CAROLINA BALLET SUBSCRIPTION SERIES FOR 15TH ANNIVERSARY SEASON
RALEIGH, NC — During the upcoming 2012-2013 season Carolina Ballet, the Triangle area’s professional ballet company, will celebrate yet another milestone, its 15th anniversary. The season could be subtitled “The Best of…” as it will highlight works of artistic directorRobert Weiss, principal guest choreographer Lynne Taylor Corbett, Jerome Robbins and George Balanchine – including favorites from the repertory and several premieres. The productions will be performed in the AJ Fletcher Opera Theater (AJF) and Raleigh Memorial Auditorium (RMA) both located at the Progress Energy for the performing Arts in downtown Raleigh. The schedule for the season is as follows:
An Evening of Robert Weiss, September 13-30, 2012 (AJF)
Dances at a Gathering, October 11-28, 2012 (AJF)
Nutcracker, November 23-25 & December 14-23, 2012 (RMA)
An Evening of Lynne Taylor-Corbett, February 7-24, 2013 (AJF)
A Balanchine Celebration, March 7-24, 2013 (AJF)
Fancy Free & Carolina Jamboree, April 18-21, 2013, (RMA)
Giselle, May 16-19, 2013 (RMA)
In 1999, at the start of Carolina Ballet’s second season, with no repertory of its own to pull from, Robert Weisspresented An Evening Direct from New York, focusing on work by choreographers all closely associated with New York City Ballet where Robert Weiss had been a principal dancer. Now fourteen years later, the company is in a far different place with 90 new works under its belt – 45 of which were created by Robert Weiss. It seems only fitting that the anniversary season should open with An Evening of Robert Weiss featuring his acclaimed Symposium choreographed in 2004 to Leonard Bernstein’s “Serenade.”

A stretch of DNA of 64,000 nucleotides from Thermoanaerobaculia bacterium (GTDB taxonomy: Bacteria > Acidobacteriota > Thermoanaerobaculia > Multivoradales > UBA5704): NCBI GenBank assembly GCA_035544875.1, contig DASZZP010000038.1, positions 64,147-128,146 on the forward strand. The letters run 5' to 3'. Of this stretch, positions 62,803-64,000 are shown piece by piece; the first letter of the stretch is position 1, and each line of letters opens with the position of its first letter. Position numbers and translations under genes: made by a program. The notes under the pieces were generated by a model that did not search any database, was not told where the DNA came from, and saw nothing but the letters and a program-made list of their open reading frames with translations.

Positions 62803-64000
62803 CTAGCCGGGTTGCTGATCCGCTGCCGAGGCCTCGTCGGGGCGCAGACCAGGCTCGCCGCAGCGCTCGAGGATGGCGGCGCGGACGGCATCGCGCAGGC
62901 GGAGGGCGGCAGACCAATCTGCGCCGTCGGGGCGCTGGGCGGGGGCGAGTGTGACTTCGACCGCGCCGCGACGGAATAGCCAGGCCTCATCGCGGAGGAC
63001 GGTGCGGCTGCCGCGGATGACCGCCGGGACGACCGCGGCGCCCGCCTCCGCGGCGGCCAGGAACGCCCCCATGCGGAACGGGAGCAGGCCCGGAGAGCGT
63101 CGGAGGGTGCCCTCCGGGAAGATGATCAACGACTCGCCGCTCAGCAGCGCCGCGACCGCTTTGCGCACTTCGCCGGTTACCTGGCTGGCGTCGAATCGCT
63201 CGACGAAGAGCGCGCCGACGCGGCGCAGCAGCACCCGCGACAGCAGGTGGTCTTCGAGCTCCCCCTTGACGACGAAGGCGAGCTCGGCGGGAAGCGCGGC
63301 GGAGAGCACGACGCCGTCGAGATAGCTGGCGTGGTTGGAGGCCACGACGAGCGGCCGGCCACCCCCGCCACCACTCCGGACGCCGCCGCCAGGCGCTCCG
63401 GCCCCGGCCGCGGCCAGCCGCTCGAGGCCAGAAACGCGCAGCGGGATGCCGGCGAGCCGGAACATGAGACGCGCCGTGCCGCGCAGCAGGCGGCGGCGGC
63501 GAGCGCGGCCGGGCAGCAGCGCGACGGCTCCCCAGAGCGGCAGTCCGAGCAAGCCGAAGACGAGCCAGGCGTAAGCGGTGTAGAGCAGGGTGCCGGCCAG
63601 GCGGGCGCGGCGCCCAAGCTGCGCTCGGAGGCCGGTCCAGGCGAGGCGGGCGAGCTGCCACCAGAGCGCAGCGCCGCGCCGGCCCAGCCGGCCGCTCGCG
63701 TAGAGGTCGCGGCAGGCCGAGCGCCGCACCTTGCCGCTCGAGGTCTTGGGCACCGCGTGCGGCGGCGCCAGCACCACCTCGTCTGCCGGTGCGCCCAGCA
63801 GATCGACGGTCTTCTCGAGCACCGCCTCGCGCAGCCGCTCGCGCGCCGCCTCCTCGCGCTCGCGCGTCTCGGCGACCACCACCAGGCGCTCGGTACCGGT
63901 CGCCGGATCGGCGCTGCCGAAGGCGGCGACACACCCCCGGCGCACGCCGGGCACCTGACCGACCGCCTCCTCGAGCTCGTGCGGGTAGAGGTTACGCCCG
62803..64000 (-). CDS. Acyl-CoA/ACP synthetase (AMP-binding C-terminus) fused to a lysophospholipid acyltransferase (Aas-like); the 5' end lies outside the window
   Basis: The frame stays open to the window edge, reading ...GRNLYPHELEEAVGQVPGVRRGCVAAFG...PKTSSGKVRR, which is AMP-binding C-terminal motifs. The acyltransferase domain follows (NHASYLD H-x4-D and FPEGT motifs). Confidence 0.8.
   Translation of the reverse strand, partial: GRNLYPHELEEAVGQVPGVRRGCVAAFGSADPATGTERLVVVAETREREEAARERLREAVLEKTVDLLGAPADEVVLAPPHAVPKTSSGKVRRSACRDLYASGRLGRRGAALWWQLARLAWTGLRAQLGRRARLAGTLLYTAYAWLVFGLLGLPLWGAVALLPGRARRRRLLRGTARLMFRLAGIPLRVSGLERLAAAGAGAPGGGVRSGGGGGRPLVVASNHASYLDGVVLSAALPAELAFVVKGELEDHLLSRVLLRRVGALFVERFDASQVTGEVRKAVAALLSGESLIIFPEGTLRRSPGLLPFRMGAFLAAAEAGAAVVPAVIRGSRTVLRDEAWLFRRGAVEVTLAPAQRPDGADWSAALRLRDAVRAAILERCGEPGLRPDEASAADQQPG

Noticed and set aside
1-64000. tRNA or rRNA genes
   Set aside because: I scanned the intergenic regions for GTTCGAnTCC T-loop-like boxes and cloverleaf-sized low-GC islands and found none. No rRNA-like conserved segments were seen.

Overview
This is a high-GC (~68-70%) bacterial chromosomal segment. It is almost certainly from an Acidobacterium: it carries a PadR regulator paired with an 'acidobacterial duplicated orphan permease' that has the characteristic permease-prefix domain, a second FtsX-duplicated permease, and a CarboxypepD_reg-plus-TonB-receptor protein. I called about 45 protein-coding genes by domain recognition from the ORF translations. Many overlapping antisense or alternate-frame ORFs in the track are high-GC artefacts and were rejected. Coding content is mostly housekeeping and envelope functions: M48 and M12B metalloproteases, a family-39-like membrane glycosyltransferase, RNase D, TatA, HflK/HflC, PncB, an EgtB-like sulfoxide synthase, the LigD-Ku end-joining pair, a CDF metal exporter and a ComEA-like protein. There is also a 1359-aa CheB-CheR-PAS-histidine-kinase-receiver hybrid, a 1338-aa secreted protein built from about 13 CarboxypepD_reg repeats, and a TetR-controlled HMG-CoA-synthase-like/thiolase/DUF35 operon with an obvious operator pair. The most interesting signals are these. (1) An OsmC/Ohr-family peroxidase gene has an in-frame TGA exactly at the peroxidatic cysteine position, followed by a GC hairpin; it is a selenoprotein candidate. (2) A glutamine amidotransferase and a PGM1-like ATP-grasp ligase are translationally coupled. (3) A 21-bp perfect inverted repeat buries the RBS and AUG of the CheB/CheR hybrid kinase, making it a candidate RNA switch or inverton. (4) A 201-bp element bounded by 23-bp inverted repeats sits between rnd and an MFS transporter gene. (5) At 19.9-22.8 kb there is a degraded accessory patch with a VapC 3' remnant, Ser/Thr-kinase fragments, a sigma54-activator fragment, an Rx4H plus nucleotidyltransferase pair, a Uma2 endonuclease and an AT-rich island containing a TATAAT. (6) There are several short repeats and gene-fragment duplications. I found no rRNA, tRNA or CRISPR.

The Carolina Ballet production of Jerome Robbins’ Dances at a Gathering in October 2012 will be a Raleigh premiere of what Robert Weiss calls a “seminal work in the history of classical ballet, speaking directly to the heart and soul of an entire culture of changed perceptions.” Jerome Robbins created Dances at a Gathering in 1969, in the middle of the “Flower-child” era of American youth. Weiss goes on to say that the opening night of Robbins’ ballet was such a success that the audience didn’t stop applauding for close to half an hour. Dances at a Gathering, to music of Frederic Chopin, has consistently remained in repertoires of many companies around the world and is as popular today as it was 43 years ago.